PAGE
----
Thursday, November 5, 2015

Phad Paintings

                   "It's important for the explorer to be willing to be led astray."
                                                                                                            --Roger von Oech

                Most of you who have been reading my explorative blog posts would have seen my recent past post on Jaipur Blue pottery. In true explorative intent, that journey took me to discovering Phad Paintings. Here I was meandering through the internet learning and absorbing when I chance upon this form of painting called Phad Paintings. I had never heard or seen Phad paintings before. “Not all who wander are lost”, a well-fitting quote came to mind. Well! What a treat. I just had to put my other projects aside and get straight down to attempting this. It was absolutely a pleasure discovering this art form.   
           
              Though not so well known, Phad paintings originated in 1629. Rajasthan’s Phad paintings are unique ethnic paintings painted on long pieces of cloth called ‘Phad’. The paintings are panoramic scroll paintings usually large, about 15-30 feet, done in vibrant colors highlighting the deeds of heroes, deities and gods, and legends and stories of erstwhile maharajas.

             The Bhopas, the priest-singers traditionally carry the painted phads along with them and use these as mobile temples of the folk deities. The paintings depicting exploits of local deities are often carried from place to place and are accompanied by traditional singers, who narrate the theme depicted on the scrolls. Phad paintings bear the task of representing a complex and extensive folk narrative which is achieved through a very specific style of representation, filled with figures and pictorial incidents, these paintings form a kind of dramatic backdrop to epic storytelling. They are customarily opened or unrolled only after sundown, when people gathered for an all-night performance.

            These paintings are magnificent in their minute detail work. The outlines are drawn in bold black and filled with colors. The outlines of the figures are also first drawn in black and later filled with colors. Every available inch is crowded with figures. A unique feature is the two dimensional flat treatment of the figures and the stacked scene construction of the paintings. The canvas is incongruously filled with figures and different scenes are depicted in separated blocks. The scale of the figure depends on the social status and importance of the character they represent and the role they play in the story. Another interesting feature is that the figures in the paintings do not face the audience, rather they face each other.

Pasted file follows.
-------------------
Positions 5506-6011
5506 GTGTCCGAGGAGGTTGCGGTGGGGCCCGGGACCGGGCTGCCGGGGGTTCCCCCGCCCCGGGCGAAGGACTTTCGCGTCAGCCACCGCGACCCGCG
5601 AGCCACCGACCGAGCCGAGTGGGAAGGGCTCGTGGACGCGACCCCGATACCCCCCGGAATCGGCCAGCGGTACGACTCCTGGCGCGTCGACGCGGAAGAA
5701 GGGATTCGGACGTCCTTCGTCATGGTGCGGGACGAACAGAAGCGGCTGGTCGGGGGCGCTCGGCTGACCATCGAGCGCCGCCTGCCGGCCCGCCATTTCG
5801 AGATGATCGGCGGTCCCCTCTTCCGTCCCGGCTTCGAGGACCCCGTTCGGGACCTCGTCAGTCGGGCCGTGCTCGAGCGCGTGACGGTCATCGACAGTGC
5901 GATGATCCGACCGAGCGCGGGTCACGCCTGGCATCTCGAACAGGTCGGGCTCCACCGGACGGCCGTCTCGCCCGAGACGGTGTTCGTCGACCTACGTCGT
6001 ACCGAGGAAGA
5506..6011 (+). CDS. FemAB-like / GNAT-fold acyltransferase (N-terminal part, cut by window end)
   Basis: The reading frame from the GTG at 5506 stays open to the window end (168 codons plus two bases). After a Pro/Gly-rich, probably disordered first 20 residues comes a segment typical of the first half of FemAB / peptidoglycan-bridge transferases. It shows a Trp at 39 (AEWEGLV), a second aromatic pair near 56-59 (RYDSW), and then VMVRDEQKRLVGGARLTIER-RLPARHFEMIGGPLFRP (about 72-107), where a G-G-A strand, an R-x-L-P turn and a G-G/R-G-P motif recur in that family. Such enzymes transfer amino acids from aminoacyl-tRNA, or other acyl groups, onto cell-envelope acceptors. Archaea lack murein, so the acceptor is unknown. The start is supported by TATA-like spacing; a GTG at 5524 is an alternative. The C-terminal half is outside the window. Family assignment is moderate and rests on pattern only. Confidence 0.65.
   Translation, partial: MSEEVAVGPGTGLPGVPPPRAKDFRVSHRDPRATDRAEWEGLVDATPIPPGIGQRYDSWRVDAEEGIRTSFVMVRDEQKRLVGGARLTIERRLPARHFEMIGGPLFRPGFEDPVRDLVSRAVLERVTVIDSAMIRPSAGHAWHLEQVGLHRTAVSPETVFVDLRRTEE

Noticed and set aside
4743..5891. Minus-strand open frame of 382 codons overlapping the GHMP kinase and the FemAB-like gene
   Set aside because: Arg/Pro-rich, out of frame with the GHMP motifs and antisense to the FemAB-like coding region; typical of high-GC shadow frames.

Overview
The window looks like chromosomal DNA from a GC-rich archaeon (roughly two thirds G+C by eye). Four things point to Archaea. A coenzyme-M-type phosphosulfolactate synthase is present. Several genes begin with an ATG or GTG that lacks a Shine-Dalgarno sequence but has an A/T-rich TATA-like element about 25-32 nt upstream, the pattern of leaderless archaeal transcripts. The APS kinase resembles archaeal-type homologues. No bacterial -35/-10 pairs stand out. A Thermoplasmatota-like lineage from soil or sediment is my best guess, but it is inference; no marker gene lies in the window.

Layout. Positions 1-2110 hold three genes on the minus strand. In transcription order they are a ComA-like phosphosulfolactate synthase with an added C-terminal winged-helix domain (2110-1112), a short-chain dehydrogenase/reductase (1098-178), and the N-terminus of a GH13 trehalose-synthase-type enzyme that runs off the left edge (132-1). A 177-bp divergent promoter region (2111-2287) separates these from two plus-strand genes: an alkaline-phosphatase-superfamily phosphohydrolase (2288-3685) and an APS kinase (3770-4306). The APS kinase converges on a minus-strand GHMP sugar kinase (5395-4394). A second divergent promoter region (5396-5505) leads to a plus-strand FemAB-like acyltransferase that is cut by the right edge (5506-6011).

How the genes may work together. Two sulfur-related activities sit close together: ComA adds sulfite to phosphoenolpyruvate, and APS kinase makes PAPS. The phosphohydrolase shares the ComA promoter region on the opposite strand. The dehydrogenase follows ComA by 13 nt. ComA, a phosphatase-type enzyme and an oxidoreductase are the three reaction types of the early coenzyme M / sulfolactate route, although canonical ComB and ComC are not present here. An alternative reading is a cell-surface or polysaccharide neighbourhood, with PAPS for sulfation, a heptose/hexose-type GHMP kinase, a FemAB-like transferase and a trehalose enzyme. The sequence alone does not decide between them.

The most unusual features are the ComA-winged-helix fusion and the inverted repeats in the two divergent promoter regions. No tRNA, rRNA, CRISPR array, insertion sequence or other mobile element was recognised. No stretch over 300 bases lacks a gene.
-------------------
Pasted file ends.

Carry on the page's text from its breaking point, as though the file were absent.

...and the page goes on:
The colors used are natural colors extracted from vegetables, fruits, and flowers. A multi chromatic color palette is a significant characteristic of phad paintings. For example: orange symbolizes physical might and power of the hero, yellow to signify golden ornaments, red for clothes on the characters, green for foliage, blue for water, and general narrative is done in grey.

            Most famous heroes depicted in these folk style paintings and songs are Goga Chauhan, Prithviraj Chauhan, Amar Singh Rathore, Papuji Ramdevji and Dev Narainji.

So here it is...My own hand drawn original Phad Painting!!



             For my attempt of Phad paintings, though mine would technically be called drawings, I tried to stay as true to the original Phad paintings as possible and I did not take much creative liberty with this project. I did practice drawing the figures several several times. The faces of the figures are almost the same and made drawing a practiced repetition. I would have liked to have drawn the figures a little bigger especially in the larger canvas as it would have made drawing a little easier. But I was using an un-erasable pen and there was no going back. Nevertheless I managed to give the figures a lot of detail. I liked the drawings without color too as it highlighted the details and intricacies of the line drawings. But I love the colored look too. So I made another one…sort of as an accompaniment to the big one. The large canvas is 12'' by 24" and the smaller one is 11' by 14". In the big one you see the princess bride with her bridal procession and in the smaller one you see the king going to receive his bride. To finish and tie-in both the canvases, I painted a yellow and red border as is customarily seen in Phad paintings. 



































                    I have loved this exploration journey that I undertook this year and I do have a few more projects that I will be attempting and sharing with you. Many of the projects that I tried; I have known, seen, read about, and heard of before; but in exploring them, I began at the very beginning and I learnt, enjoyed, and more significantly experienced these art forms firsthand, all over again in a new and personal way. What else can be a greater reward for our journeys.


Credits for my material: